The Myanmar/Burma army, known as the Tatmadaw, announced on 3 June that it had upheld death sentences against a former legislator from the National League for Democracy (NLD) party and a prominent pro-democracy activist in what will mark the country’s first judicial executions since 1990.

Former MP Phyo Zeya Thaw and activist Kyaw Min Yu, also known as Ko Jimmy, initially received the sentences in January 2022, and have now had their appeals rejected. No date has been set for their execution, but both are due to be “hanged according to prison procedures.”

According to a statement by Myanmar’s Office of the Commander-in-Chief of Defense Services, both men are accused of being “involved in terrorist acts such as explosion attacks, killing of civilians as informants.”

CSW’s Senior Analyst for East Asia Benedict Rogers said: “CSW condemns the death sentences against Phyo Zeya Thaw and Ko Jimmy, which, if followed through, will mark a new low for an army already responsible for a litany of egregious crimes against the people of Myanmar. We call for the charges against these two men to be dismissed, and for their immediate and unconditional release. We also reiterate our calls on the international community to do far more to ensure the urgent restoration of democracy in Myanmar, and to bring an end to the Tatmadaw’s reign of terror. Inaction is unacceptable, and the need for a co-ordinated global arms embargo against the military and its enterprises remains urgent.”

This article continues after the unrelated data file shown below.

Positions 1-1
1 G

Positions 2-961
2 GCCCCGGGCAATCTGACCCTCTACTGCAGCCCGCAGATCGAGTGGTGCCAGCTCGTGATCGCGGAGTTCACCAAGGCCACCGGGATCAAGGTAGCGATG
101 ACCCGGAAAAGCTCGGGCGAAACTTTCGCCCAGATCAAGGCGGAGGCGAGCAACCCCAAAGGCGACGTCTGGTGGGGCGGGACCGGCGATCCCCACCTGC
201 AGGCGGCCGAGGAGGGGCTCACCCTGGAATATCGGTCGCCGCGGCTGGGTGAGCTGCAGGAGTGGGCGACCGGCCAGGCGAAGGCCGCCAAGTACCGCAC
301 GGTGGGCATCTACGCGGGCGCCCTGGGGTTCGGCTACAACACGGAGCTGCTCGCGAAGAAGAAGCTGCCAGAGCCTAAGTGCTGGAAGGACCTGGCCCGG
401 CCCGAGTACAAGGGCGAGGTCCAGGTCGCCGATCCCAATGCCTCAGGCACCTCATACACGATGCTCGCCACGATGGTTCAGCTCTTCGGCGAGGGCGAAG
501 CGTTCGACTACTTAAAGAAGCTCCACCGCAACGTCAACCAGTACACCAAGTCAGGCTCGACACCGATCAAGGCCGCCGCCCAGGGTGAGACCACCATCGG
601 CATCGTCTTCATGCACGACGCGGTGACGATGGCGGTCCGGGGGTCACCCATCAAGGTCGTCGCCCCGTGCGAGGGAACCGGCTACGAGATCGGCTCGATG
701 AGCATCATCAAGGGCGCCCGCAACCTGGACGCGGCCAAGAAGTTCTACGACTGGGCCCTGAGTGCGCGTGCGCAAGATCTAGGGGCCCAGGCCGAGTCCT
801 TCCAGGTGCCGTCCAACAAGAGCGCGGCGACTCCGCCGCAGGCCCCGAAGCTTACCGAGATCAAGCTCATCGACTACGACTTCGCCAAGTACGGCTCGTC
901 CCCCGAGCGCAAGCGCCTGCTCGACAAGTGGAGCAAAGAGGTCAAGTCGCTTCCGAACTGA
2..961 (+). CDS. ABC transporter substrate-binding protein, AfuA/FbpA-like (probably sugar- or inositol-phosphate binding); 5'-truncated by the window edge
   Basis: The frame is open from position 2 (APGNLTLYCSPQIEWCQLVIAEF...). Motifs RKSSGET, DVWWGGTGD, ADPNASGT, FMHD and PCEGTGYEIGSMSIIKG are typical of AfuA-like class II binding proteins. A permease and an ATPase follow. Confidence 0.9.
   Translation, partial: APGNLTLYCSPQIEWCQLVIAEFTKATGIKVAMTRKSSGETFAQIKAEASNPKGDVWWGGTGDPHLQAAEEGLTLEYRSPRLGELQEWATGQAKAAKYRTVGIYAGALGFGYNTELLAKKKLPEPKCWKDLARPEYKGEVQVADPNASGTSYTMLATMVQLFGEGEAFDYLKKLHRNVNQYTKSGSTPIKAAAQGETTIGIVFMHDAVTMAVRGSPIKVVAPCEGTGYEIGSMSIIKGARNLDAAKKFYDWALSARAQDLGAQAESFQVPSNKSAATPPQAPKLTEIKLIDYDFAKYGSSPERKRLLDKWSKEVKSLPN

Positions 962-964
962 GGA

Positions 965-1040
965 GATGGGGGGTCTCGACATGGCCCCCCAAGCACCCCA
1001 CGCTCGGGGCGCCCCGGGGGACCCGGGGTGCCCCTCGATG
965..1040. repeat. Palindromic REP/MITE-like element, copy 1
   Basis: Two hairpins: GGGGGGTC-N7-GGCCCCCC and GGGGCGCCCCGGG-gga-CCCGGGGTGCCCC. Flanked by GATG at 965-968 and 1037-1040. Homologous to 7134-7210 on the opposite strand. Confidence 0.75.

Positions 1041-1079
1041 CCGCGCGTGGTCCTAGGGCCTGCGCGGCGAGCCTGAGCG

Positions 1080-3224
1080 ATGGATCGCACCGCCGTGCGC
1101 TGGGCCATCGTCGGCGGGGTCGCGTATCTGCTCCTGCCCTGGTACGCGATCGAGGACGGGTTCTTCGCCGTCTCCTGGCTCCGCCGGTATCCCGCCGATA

On 7 June four UN human rights experts condemned the Myanmar army’s attempts to establish a “digital dictatorship” through repeated internet shutdowns and restrictions, as well as online censorship and surveillance.

In a statement signed by the Special Rapporteurs on the situation of human rights in Myanmar, on the promotion and protection of freedom of opinion and expression, on the right to privacy, and on the rights to freedom of peaceful assembly and of association, the experts write: “The international community must not stand quietly by while the people of Myanmar are systematically denied their fundamental rights to freedom of expression, access to information and privacy, which are guaranteed by international human rights law.”

“Online access to information is a matter of life and death for many people in Myanmar,” the experts continue. “Including those seeking safety from indiscriminate attacks by the military and the millions trying to navigate a devastating economic and humanitarian crisis. The junta is using internet shutdowns and invasive surveillance to undermine widespread public opposition and prop up its attacks on the people of Myanmar.”